There is no shortage of instantaneous reactions when North Korea conducts a ballistic missile test. That missile launches are relatively common within the North Korea context—Pyongyang has tested dozens of missiles over the last several years, including the intercontinental Hwasong-15—-doesn’t overshadow the adrenaline rush that ensues the moment another one is announced.
Last week’s test of a short-range ballistic missile, supposedly molded on Russia’s SS-26 Iskander, was no exception. While military experts were trying to get as much technical information about the missile as possible, North Korea analysts were debating about the message Kim Jong-un was hoping to send to Washington and Seoul. Could it be a warning to President Trump that the North Koreans are losing the last of their patience with diplomacy? Was it a ploy to add more leverage before working-level denuclearization talks resume?
In this case, the most recent test may be less a protest about the Trump administration’s negotiating strategy and more about retaliating against South Korea’s acquisition of the F-35 joint strike fighter. Pyongyang hasn’t made its opposition to the combat aircraft delivery a secret. On July 11, about two weeks before the launch, an unnamed official in the North Korean Foreign Ministry’s Institute for American Studies lambasted Seoul’s purchase of the F-35 as an “extremely dangerous action” requiring countermeasures from the North. And sure enough, the North Koreans met their words with actions later in the month. Commenting about the missile exercise after it concluded, Kim Jong-un stated that “It is a work of top priority and a necessary activity for the security of the country to steadily develop powerful physical means and conduct tests… to neutralize those weapons that pose undeniable threats to the security of the country immediately.”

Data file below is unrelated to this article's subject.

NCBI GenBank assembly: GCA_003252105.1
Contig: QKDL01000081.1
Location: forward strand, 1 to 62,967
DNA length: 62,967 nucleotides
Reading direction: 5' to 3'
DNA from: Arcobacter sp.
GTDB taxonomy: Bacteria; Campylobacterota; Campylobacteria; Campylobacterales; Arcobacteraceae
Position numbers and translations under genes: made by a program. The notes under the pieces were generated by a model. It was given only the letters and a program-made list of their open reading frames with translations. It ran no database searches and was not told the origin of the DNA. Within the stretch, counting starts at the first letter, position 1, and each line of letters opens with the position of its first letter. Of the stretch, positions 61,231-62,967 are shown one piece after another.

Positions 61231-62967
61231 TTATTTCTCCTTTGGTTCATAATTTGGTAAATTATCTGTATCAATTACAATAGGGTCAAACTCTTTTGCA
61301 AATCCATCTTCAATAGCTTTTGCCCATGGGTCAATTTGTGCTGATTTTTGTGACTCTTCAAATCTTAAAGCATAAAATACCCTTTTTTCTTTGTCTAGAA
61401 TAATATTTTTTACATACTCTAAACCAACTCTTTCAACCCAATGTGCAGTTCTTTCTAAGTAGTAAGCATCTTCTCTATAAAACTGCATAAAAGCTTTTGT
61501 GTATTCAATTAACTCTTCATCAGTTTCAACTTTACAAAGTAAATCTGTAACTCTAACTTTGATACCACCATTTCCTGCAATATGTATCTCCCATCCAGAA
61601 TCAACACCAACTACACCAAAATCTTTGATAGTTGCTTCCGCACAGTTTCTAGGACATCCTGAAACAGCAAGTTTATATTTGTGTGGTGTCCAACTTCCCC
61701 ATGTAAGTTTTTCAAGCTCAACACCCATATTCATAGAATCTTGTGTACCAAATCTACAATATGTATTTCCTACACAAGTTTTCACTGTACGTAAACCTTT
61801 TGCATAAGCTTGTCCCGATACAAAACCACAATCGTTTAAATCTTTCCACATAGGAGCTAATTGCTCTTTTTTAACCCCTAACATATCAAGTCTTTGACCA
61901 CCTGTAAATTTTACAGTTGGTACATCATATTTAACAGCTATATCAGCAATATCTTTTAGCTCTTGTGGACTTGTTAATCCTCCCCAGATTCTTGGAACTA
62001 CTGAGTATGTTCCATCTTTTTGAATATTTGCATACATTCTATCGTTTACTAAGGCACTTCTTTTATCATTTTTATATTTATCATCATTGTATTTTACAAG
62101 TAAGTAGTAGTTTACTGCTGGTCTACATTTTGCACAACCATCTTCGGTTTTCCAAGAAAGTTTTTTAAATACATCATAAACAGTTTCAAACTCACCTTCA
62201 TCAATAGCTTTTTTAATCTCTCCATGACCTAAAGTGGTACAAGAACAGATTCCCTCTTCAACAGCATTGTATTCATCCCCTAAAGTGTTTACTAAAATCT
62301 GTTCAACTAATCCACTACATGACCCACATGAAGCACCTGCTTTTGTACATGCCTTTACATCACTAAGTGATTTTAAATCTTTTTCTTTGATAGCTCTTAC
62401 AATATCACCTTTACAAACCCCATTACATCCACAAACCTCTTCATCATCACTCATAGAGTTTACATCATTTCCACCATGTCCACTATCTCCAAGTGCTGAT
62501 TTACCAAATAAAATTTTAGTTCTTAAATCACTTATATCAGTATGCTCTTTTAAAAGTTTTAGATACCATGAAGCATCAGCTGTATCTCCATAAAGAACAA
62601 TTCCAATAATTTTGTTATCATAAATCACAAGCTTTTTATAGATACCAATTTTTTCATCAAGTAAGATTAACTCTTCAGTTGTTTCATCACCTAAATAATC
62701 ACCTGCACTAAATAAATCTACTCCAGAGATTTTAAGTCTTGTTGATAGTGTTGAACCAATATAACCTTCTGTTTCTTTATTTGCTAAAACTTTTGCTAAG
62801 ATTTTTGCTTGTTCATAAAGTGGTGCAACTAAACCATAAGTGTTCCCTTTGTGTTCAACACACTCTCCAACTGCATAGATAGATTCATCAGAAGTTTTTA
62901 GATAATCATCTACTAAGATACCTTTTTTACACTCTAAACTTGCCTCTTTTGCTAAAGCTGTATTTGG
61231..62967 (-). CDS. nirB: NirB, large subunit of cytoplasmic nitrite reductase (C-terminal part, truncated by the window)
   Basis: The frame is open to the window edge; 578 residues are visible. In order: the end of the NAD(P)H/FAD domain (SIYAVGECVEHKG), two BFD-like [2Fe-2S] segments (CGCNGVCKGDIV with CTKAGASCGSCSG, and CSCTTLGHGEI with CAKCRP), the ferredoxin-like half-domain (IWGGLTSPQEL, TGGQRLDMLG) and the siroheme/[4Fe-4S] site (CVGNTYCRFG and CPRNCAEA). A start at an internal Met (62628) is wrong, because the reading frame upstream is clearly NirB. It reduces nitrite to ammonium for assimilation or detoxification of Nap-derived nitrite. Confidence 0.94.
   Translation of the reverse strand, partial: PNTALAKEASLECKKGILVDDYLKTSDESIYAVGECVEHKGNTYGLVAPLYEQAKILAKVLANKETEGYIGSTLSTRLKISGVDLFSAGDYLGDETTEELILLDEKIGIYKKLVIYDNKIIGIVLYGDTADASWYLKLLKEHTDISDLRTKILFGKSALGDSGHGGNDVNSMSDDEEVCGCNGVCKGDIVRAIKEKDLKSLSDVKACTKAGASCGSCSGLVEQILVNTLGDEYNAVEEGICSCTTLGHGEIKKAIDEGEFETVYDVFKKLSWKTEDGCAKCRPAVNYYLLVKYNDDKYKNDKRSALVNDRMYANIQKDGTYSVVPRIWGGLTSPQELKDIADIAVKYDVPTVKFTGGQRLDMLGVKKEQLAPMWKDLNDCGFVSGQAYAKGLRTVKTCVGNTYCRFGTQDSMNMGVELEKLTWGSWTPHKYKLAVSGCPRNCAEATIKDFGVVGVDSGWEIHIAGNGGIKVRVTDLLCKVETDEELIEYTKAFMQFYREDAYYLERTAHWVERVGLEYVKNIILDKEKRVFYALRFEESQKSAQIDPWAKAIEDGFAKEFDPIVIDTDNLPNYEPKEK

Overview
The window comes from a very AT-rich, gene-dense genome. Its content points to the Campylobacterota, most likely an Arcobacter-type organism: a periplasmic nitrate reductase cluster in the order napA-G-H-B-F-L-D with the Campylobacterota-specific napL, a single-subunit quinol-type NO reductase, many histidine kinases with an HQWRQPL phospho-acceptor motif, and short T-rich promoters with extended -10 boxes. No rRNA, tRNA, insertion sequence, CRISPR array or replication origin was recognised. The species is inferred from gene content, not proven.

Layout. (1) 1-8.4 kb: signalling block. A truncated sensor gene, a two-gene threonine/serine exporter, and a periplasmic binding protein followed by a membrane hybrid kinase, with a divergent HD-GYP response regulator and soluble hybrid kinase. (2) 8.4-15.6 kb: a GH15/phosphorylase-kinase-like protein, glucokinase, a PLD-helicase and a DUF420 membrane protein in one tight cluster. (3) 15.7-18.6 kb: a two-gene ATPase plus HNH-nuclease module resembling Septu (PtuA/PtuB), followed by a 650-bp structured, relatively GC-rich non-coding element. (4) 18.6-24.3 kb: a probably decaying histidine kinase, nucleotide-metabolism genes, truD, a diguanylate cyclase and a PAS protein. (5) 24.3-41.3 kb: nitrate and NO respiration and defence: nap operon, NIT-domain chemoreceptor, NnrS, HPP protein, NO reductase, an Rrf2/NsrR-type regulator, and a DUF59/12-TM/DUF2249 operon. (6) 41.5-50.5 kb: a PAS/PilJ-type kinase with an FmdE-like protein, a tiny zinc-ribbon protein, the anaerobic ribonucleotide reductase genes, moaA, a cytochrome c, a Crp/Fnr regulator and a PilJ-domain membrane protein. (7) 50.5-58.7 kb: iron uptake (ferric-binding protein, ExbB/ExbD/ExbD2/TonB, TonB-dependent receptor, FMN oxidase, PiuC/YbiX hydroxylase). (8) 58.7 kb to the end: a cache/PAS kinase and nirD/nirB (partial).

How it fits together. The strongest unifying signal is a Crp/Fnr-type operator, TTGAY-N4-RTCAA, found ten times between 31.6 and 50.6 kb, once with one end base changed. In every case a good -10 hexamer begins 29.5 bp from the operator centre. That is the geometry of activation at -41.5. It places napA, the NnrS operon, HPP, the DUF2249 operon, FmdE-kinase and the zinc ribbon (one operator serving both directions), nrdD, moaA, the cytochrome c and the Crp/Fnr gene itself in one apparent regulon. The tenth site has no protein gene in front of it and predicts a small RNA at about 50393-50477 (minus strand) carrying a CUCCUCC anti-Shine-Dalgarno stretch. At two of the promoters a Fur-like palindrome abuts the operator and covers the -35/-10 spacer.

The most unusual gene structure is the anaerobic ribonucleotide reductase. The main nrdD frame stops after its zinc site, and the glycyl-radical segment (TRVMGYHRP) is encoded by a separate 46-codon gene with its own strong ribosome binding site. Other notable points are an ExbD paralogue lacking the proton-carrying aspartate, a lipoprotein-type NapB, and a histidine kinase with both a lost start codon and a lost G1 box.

This was Korean Central News Agency jargon for an eye-for-an-eye: the North isn’t going to sit passively and allow the F-35 acquisition to proceed without a response.
The obvious question is why Pyongyang is so petrified of the South Koreans owning and operating this particular aircraft. Two reasons may help explain the anger from North Korean officials.
The first is political. While it’s impossible to get inside Kim’s head, the North Korean dictator likely perceives the deployment of the F-35 on South Korean soil as a direct violation of the June 2018 Singapore statement and the September 2018 demilitarization agreement between the two Koreas—both of which were prefaced on all parties gradually replacing the historical antagonism of six decade-plus with a more constructive relationship. Trump and Kim signed their names to a non-binding, two-page piece of paper whose first bullet point were committing to the establishment of “new U.S.–DPRK relations in accordance with the desire of the peoples of the two countries for peace and prosperity.” Three months later, Kim and South Korean President Moon Jae-in put pen to paper on a more comprehensive de-escalation arrangement—the top objective of which was the North and South stopping “all hostile acts against each other in every domain, including land, air and sea that are the source of military tension and conflict.”